Data rich, information poor: Revenue Analytics
Forensic Focus - December 2016
Today, organisations are ever becoming ‘data rich’, generating gigabytes upon gigabytes of data annually. However this doesn’t always equate to businesses being ‘information rich’.
To shift from ‘information poor’ to ‘information rich’, organisations cannot just scrape through reports row by row to find the needle in the haystack. Instead we are finding organisations more commonly employing the use of modern tools, techniques and people who can immediately highlight the insights to lower costs.
In our article Data rich, information poor: fuel card analytics, we highlighted how even seemingly dull datasets (fuel card data) can provide rich insight.
Most organisations have revenue data. And the traditional approach to looking at revenue data is to generate reports on the sales and profit margins. These reports are often static and do not provide enough detail to allow users to find answers to important questions like “How can we improve our margins?”, “Who are our key customers?” or “What are our key products?”
A client approached us recently to help them on their journey to becoming ‘information rich’ by running analytics over their revenue data, focusing on trends and outliers.
The top graph in diagram 1 shows how much sales and margins each customer is making. (Each customer is represented by a circle, with the colour of the circle signifying the location of the customer). The bottom graph in diagram 1 shows the sales and margins for each order for all customers.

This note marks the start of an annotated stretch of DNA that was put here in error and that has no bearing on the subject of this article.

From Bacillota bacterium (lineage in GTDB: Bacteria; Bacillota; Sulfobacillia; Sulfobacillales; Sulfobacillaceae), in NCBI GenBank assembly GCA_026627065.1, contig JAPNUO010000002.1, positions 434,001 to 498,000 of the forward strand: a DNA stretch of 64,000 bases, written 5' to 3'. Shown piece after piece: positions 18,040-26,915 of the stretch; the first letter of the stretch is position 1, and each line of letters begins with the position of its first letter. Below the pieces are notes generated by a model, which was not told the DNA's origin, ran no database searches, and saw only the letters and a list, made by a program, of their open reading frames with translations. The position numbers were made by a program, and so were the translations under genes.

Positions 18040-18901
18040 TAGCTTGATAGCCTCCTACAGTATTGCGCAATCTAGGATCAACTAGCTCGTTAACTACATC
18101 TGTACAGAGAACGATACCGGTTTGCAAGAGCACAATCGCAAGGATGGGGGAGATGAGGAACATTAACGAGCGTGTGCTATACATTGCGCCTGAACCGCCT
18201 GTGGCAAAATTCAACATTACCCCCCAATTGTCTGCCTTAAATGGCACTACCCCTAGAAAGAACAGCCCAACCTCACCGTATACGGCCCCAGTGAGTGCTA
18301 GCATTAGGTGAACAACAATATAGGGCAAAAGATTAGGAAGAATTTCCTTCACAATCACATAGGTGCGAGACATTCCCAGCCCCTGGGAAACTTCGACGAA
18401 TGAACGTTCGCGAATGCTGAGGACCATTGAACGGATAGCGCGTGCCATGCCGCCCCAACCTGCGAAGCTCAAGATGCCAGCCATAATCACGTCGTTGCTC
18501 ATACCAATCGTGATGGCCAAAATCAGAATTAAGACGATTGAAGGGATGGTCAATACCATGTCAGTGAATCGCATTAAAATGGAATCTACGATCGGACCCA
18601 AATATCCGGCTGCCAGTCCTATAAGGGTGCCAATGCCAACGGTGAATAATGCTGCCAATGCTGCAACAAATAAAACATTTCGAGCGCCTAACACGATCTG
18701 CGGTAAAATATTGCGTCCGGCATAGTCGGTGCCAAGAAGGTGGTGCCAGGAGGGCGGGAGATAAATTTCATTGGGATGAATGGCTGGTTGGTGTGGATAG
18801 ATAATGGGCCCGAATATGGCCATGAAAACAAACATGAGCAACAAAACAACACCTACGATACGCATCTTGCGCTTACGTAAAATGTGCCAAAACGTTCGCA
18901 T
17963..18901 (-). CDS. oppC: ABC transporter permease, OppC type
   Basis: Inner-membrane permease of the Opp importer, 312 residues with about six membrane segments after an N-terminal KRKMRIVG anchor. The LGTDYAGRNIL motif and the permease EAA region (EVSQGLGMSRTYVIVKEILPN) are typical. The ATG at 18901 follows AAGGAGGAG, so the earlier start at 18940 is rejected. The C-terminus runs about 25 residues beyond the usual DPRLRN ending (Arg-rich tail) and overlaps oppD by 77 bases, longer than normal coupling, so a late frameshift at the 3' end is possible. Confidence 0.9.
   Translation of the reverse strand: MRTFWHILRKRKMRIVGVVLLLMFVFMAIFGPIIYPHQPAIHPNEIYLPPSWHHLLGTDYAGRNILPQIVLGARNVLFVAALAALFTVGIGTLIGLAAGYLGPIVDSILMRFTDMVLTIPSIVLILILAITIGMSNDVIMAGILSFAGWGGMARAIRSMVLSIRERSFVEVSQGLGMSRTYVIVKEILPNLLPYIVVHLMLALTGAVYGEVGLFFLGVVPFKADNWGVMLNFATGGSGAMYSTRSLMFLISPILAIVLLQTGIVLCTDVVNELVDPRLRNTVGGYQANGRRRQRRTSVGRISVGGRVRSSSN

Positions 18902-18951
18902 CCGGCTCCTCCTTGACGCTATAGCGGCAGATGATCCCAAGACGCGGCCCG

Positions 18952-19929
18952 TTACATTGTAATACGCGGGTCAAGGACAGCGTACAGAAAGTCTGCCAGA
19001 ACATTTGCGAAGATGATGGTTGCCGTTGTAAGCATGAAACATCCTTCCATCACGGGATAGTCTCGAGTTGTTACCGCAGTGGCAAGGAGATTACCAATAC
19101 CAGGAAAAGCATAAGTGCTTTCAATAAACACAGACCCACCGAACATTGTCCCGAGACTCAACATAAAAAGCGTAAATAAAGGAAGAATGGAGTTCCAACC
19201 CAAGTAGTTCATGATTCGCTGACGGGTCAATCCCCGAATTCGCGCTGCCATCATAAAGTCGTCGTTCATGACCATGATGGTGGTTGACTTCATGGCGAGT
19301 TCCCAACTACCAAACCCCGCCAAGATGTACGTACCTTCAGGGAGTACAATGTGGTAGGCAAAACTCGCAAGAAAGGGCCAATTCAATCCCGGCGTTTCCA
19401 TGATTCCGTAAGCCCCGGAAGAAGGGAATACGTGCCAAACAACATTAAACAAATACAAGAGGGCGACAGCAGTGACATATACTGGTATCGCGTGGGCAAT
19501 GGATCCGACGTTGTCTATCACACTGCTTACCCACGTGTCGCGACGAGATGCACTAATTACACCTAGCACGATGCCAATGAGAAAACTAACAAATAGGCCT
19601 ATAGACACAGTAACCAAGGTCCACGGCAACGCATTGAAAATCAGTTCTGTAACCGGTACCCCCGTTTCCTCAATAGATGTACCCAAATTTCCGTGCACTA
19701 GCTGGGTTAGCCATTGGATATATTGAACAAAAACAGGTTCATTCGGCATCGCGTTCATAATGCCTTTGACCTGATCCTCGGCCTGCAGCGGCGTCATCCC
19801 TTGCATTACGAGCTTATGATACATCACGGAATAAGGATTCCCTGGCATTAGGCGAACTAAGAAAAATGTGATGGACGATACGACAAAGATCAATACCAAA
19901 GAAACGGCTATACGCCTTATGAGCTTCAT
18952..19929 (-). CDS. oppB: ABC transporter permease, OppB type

What stands out immediately is that there are three customers that each account for around $40 million in sales each year, but with significantly varying margins. Here is where the power of modern analytics tools shine - we are able to quickly and easily drill down into these customers by simply clicking on them within the graphs to see what is causing their margins to vary.
By clicking on the customer with the lowest margins (Customer 600402) shown in diagram 2, we can see that the graph below changes to reflect the orders that this customer made. Looking at this data more closely, we can see that the majority of their orders produced positive margins except for the four orders on the left hand side. This insight provides an excellent basis to determine the cause for this high revenue customer generating low (negative) margins, ensuring this is not repeated in future.
Depending on the raw data available, we are also able to map the data by salesperson and location (including geospatially) in order to slice and dice the above data in different ways. While it is possible to replicate this sort of analysis using a traditional spreadsheet approach, the level of insight and speed possible using analytical tools is vastly higher.
For more information on how to transform data into information or for more information about revenue analytics, please do not hesitate to contact either contact Jason Weir or Lisa Tai.